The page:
West of Zululand in the province of Kwa-Zulue Natal lays an area that was the scene of many a bloody battle in the history of South Africa. Known as collectively as the Battlefields, this area borders on the Drakensberg mountains and has quite a few attractions for those interested in the history of South Africa.

For the ultimate experience, many tour operators will suggest that visitors follow the Battlefields Route through the area. This route is not official, but it is one of the best ways to see all the sites of the area and everything that is associated with the area as well. While the entire area is littered with all manner of battlefields from history, there are three major battlefields that are often considered to be 'must sees'.

The Red Soldier refers to the battlefield where the British were defeated at Isandlwana on 22 January 1879. It is also the site of another heroic stand by soldiers near Rorke's Drift the same day, where a small group of soldiers held out against an attack for a two days and night before reinforcements arrived to relieve their beleaguered forces.

The Route Due Prince Imperial Louis Napolean is a long route that visitors can follow on their own or with a tour group. The route follows the path followed by a royal that travelled to South Africa to fight in the war. The route starts in Pietermaritzburg, though some start in Durban. From there the road leads to Greytown and then to Utrecht via the scenic town of Dundee. From Utrecht, the road travels to Vryheid where he was stationed. It crosses the Blood River and on to Nquto and Nondweni along the Babanango/Vryheid road. The route ends at the monument in the Tshotshosi Valley where a cross was erected in his honour.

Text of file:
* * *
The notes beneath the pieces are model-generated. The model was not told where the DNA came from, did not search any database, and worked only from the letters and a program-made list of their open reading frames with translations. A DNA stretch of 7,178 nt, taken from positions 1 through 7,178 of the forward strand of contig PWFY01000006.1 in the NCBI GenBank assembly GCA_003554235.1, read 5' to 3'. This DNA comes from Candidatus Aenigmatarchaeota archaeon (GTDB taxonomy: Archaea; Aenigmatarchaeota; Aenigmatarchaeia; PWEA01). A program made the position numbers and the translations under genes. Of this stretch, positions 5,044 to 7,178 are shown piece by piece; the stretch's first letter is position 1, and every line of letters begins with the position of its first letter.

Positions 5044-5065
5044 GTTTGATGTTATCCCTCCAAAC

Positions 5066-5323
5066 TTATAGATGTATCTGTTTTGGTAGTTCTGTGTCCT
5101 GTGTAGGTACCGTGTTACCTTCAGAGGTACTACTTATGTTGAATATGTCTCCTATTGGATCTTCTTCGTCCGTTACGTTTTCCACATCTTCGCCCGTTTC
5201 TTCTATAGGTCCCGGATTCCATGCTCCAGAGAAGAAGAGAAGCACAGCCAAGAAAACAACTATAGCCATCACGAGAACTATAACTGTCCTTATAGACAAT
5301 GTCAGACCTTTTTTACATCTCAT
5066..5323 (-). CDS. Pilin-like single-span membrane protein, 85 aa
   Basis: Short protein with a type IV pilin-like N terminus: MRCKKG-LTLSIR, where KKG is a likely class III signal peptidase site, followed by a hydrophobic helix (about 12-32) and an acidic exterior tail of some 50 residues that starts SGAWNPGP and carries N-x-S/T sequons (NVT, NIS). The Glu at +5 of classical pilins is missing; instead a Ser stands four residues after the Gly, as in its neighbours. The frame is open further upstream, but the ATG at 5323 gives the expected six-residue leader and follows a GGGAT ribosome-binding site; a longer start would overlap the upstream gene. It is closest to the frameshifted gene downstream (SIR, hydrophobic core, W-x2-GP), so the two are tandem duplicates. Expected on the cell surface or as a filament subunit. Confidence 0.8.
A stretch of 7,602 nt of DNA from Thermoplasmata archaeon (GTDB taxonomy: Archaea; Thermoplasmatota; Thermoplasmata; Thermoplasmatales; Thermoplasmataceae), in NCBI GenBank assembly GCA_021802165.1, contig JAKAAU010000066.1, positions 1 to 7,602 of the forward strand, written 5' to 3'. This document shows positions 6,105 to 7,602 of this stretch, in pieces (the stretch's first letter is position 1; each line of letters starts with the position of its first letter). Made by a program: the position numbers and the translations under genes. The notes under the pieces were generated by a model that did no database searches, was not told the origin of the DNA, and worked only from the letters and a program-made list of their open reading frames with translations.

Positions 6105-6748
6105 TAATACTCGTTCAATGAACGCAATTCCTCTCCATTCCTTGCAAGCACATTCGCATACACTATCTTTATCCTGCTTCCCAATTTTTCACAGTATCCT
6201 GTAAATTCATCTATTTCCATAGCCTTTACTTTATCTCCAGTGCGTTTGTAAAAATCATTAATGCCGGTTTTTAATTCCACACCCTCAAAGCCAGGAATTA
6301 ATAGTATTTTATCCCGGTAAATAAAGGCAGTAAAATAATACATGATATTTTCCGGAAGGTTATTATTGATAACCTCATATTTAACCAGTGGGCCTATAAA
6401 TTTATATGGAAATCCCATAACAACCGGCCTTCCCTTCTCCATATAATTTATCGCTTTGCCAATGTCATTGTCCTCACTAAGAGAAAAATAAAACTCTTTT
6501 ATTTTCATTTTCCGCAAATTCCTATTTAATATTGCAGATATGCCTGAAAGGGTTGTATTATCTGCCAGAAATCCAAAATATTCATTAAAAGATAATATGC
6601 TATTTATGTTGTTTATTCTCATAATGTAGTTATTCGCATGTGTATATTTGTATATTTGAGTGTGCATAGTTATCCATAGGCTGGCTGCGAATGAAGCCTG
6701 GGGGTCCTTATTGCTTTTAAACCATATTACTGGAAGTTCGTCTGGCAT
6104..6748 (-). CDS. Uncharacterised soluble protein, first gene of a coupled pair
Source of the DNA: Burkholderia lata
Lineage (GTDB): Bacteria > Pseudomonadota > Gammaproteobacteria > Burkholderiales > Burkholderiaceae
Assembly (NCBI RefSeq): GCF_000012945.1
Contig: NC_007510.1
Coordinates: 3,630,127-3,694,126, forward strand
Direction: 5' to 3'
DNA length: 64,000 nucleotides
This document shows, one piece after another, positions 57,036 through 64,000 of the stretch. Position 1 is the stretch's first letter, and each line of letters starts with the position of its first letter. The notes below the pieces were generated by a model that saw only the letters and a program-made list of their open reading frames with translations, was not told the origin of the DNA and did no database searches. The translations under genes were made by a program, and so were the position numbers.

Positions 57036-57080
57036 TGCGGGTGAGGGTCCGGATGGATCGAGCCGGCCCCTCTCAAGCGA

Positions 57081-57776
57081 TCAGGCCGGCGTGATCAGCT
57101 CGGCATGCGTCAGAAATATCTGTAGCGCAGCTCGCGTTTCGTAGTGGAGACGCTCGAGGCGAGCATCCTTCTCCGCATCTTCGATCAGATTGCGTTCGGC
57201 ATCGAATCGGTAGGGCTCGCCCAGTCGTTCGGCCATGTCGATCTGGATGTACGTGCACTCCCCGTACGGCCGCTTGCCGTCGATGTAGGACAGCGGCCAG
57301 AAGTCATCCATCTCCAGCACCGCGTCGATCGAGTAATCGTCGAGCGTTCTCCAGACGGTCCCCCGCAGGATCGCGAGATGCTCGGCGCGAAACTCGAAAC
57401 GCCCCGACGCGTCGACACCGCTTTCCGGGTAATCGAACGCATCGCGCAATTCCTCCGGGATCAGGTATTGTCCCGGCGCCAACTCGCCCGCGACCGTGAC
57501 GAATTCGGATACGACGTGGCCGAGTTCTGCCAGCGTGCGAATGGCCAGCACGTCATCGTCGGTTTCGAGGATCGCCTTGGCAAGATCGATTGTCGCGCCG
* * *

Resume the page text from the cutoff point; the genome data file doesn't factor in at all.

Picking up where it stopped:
This Battlefield route is one of the most scenic and it passes quite a few other monuments and battlefields along the way. Accommodation is easy to find along the way and the small towns offer all manner of interesting diversions from museums to re-enactments of famous battles - if your timing is right.

The First Battles Route in the Battlefields are where much of South African War was fought in Northern Natal. The first amongst them is at Talana. This was the first battle fought in the area and the first time where the British wore khaki into battle. Elandslaagte is the sight where forces were forced to fight in a raging thunderstorm and where confusion reigned much of the day. Last is the infamous Ladysmith. The siege of this town made the war in South Africa front page news across the globe and drew international attention. The town of Ladysmith itself is a historical wonder with beautiful museums and original buildings form the time of the siege.

There are many more monuments and museums scattered across the Battlefields area. No tour group can visit them all and prefer to visit the larger ones where museums are common. Many of the sites have self-guided tours that follow routes across the battlefield. The battlefields are a great place to take matters into your own hands and to explore history on your own.